Today, I’m presenting a miscellany of three mini blogs. Why three mini blogs? Why not expand each one out to a full length and pad out my content? Well, two are time sensitive and only came to my attention very recently and the last one is an arts and crafts project I did for an upcoming Giantslayer campaign I plan to run.
Celebrate Monte Cook’s Birthday
Monte Cook Games took to social media to invite gamers to Celebrate Monte Cook’s 50th birthday and 30 years of game design.
The post reads:
Monte is approaching his 50th birthday, marking 30 years in game design!
THIS SATURDAY, Jan 27th, we invite you to join us in playing games or adventures Monte created, from Rolemaster to D&D and Planescape to #Numenera!
The process is simple:
– Play on January 27th.
– Share photos and stories about your events on social media, with the hashtag #HappyBirthdayMonte—that’s how Monte will see them.
– Afterward, go to mymcg.info/happy-birthday-monte, and let us know how it went. You’ll give us your shipping address at that time, and we’ll send you a little present to commemorate this event!
Learn more & RSVP here:
Golarion fans could break out a copy of Monte’s Curse of the Riven Sky a wilderness adventure for 10th level Pathfinder characters, but, whatever you choose to play this looks like a great excuse to get in a little extra gaming.
A Session Journal for Players
A friend recently contacted me and asked if I’d take a look at a project he was working on, a journal for players to record important details from adventure sessions: The project has since gone live and can be found online at rpgournal.com.
According to the website, there is some science behind the journal’s design and touts that its design will help you engage with the game better regardless of your play style. There’s some discussion of “task switching,” and how the switching between two mental activities can take a toll on your short-term memory and willpower.
Honestly, I’m only taking their word on the actual neuroscience involved but I know I’m not good at taking notes during games. I’ll jot down the occasional name or impression of a character but because it happens so haphazardly there is little organization and it’s nearly impossible to reference. On occasion, I’ve been called to be the dedicated note keeper in games and with some focus, my notes do get better and more usable but I’m less invested in those campaigns. The RPGournal’s claims sound valid (or at least they seem to apply to me)and I really like the simple compartmentalized design. I can see how having places to put the sorts of notes I jot down in an organized way will help me. Add to that the inclusion of party and personal goals, which is one of those “why have I never thought of this,” ideas and the dot grid on the reverse pages, and I am sold.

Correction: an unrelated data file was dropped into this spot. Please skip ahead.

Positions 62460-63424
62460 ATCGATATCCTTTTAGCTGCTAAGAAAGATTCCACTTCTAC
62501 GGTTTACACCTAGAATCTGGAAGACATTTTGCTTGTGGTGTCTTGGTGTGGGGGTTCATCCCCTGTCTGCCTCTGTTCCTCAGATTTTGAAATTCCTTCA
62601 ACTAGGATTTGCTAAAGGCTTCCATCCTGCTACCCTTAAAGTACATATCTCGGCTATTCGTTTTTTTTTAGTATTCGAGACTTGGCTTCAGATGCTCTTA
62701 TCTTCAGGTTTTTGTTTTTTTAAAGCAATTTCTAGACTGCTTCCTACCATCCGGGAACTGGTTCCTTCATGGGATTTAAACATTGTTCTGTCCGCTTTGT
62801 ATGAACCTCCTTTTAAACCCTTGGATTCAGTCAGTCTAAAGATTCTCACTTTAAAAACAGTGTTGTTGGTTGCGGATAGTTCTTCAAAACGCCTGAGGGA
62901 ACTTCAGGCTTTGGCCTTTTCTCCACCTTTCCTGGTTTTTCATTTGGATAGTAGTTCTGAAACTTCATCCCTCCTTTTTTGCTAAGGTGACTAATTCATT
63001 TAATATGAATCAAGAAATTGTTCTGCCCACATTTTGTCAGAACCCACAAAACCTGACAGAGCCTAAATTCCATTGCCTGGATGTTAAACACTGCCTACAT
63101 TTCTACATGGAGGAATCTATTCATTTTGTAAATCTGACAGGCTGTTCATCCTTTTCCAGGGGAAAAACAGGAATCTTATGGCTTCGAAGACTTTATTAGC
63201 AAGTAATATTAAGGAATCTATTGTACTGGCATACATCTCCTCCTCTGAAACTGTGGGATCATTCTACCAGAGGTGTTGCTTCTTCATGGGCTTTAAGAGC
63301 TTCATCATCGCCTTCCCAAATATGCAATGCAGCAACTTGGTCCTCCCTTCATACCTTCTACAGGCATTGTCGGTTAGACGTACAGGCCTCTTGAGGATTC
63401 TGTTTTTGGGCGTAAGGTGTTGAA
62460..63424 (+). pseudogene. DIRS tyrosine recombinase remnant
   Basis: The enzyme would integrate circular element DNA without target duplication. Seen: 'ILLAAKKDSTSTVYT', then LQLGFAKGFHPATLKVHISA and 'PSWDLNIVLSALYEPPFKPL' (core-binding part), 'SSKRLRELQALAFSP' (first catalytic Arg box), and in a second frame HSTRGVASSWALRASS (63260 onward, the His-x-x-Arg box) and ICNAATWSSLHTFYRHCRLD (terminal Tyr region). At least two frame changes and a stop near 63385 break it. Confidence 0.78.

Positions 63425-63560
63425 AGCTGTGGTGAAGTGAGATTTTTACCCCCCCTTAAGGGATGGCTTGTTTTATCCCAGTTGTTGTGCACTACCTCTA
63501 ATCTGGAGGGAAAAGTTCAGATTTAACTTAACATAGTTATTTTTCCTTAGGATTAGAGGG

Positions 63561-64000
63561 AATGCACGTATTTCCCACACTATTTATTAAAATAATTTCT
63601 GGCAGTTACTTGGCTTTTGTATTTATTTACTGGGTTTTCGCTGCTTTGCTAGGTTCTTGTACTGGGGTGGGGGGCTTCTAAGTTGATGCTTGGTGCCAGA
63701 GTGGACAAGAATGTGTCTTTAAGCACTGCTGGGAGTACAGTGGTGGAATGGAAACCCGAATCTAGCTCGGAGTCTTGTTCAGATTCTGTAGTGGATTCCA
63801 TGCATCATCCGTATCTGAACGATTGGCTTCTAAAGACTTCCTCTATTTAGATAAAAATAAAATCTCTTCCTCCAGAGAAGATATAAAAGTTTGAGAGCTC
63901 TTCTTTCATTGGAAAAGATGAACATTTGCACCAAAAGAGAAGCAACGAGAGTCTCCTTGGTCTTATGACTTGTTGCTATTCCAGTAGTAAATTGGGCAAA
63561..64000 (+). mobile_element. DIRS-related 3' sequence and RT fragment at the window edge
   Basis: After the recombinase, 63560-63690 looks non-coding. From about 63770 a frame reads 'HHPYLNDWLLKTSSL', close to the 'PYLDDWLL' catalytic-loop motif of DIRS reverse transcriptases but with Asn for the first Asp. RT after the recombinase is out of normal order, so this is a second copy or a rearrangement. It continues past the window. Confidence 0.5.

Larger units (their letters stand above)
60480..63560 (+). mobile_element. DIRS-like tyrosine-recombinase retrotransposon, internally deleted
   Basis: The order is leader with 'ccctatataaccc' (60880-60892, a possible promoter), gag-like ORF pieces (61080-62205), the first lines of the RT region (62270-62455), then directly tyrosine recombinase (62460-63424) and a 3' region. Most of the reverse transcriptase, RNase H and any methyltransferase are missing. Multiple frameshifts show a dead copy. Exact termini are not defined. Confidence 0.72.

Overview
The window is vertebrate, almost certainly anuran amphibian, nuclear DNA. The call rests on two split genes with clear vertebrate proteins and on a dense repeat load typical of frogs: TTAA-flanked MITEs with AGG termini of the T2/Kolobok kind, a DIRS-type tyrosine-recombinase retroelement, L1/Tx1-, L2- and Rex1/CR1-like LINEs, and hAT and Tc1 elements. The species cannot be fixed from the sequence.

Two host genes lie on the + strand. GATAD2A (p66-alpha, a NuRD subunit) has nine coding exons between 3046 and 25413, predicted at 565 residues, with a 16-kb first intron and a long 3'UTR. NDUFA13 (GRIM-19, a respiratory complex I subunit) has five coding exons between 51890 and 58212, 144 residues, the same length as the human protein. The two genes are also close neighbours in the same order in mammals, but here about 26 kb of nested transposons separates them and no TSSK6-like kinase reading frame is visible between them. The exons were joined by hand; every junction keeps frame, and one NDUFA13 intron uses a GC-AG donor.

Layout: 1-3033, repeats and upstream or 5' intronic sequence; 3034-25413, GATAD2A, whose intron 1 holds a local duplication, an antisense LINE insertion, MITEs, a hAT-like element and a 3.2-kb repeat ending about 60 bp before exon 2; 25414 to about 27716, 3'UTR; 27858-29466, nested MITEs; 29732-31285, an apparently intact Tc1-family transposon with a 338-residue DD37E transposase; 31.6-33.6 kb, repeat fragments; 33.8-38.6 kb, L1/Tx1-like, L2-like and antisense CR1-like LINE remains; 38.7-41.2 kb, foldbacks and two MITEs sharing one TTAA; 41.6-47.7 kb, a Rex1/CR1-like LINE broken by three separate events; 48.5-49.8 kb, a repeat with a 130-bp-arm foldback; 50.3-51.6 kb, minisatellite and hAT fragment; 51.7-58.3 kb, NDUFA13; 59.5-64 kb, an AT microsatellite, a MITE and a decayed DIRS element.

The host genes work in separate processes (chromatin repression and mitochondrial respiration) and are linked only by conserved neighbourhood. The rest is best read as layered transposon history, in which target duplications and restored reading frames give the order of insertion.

If any of this sounds interesting, it’s a good time to check out the RPGournal. There is a single page PDF available for $1 and pre-orders are open online for physical copies but only until the 26th.
Burst of Insight Makes a Map of Trunau
So recently during my preparations to run the Giantslayer Adventure Path, I decided I wanted a special map of Trunau. So I decided to make one that the players could mark locations of interest to them. While much of the AP happens away from Trunau I really want them to feel connected to the town and the inhabitants. I’m hoping the tactile and visual resource will help foster that connection. I also decided to give the map a hint of elevation. Not to scale elevation but a little something to make the map stand out.
I began by having a local copy center print off two untagged maps I extracted from my PDF of the adventure. You may need to shop around to find the best deal in the size you want. My local Staples offers a good price on color blueprint posters so that’s what I used here. Then I mounted one of the poster images to a piece of ¼” foam core poster board. Normally for a job like this I’d use spray adhesive but it’s cold outside and I’m not opening the windows to get good ventilation, so instead, I picked up a couple of the large Elmer’s glue sticks. It was a bit more work but it kept me from getting either cold or dizzy.
Next, I cut out thee two higher elevations from the second map and mounted them to a second piece of foam core. Then using a box cutter and an xacto knife I trimmed the foam core to match the town sections. Assembling the the top-most tier of the city, I used two layers of foam core.
Above is the finished map with the three main elevations showing. Now to be fair there should be a slope to the middle level and the highest should be much higher but the map isn’t intended to be 100% accurate but to be suggestive. Before we begin playing, I’ll pick up some small pins and let the players mark their homes and favorite hangouts in addition to key locations in the campaign’s early books. I’ll then hang the map near the table where the players can see it regularly.